|Blue marlin. Fishing typically removes the largest fish from the population.|
During the last two decades, there has been a lot of discussion on size-selective fishing causing genetic changes in exploited populations in contemporary timescales. Now, researchers have shown that fishing can cause expression changes in thousands of genes and that these changes can at least partly be associated with changes at DNA level.
"Removing the largest individuals from the experimentally exploited populations induced differences in the expression of more than 4,000 genes after five generations of size-selective harvesting," says postdoctoral researcher Silva Uusi-Heikkilä from the University of Turku.
The harvesting experiment was done in collaboration between the University of Turku and the Leibniz Institute of Freshwater Ecology and Inland Fisheries, Berlin. For five generations, experimental zebrafish populations were harvested by using two harvesting strategies: removing the largest individuals and removing individuals randomly with respect to body size. After harvesting, the populations were allowed to recover for six generations.
"Changes in gene expression help fish to adapt to different selective pressure," Uusi-Heikkilä says. "It's noteworthy, however, that the differences in expression pattern between the harvest treatments remained after the recovery."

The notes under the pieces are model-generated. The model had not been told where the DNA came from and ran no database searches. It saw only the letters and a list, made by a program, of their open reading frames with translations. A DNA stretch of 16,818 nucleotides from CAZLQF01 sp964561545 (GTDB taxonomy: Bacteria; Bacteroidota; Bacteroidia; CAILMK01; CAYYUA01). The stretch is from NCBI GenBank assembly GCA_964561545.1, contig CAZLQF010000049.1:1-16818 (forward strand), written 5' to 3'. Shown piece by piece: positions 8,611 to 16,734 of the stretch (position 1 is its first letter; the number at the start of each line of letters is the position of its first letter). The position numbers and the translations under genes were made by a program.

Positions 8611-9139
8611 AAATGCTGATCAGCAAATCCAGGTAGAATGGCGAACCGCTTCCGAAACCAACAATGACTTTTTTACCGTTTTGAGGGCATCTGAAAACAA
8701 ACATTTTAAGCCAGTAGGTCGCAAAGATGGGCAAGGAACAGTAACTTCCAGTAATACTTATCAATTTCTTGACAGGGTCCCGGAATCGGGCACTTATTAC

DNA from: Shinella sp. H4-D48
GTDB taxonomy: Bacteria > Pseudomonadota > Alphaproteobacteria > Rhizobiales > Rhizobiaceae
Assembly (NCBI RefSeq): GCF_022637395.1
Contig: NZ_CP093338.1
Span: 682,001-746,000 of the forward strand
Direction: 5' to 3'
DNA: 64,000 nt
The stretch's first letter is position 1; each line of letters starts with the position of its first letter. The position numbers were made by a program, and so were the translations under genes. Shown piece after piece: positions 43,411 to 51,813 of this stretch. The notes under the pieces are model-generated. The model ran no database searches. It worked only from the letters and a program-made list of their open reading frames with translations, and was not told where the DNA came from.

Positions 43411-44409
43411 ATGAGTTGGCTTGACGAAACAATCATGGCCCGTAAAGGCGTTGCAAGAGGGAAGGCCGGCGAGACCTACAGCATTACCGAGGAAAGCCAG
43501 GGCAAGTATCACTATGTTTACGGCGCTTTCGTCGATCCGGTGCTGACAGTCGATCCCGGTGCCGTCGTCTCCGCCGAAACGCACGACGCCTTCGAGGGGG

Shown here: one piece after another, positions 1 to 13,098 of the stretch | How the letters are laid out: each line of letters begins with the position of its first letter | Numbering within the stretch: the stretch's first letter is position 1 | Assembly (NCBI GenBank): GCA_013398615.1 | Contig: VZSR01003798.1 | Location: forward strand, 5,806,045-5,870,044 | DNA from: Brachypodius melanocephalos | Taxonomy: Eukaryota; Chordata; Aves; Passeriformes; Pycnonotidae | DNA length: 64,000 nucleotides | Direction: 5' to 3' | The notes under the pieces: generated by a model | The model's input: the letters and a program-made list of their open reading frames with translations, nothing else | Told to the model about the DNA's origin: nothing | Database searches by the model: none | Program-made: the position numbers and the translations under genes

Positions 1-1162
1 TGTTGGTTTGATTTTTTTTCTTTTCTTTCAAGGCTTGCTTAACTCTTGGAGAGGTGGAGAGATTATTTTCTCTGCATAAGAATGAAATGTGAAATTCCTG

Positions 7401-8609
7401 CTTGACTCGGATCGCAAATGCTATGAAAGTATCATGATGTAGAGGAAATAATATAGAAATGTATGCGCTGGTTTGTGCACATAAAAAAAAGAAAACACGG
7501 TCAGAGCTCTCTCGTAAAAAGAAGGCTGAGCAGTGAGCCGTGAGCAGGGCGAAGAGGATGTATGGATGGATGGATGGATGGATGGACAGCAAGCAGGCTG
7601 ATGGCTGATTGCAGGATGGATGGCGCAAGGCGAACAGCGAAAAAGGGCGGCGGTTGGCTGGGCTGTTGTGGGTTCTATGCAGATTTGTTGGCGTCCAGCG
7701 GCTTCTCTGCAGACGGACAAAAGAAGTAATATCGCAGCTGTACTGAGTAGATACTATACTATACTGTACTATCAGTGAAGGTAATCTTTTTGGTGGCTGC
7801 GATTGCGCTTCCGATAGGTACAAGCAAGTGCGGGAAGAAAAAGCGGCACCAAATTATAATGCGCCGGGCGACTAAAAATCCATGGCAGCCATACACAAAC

In addition to the changes in gene expression, the expression variance was also affected by fishing: fishing decreased the variance. Gene expression variation can be important because it may help fish to adapt to changes in the environment and the climate.
"After the recovery period, the gene expression variance increased but only in randomly harvested fish. The variance continued to decrease among fish where the largest individuals had been removed," Uusi-Heikkilä says.
Reduced variation caused by size-selective harvesting in exploited populations can slow down the recovery. "Moderate fishing pressure combined with protection of large individuals may advance the recovery of fish populations."
From Science Daily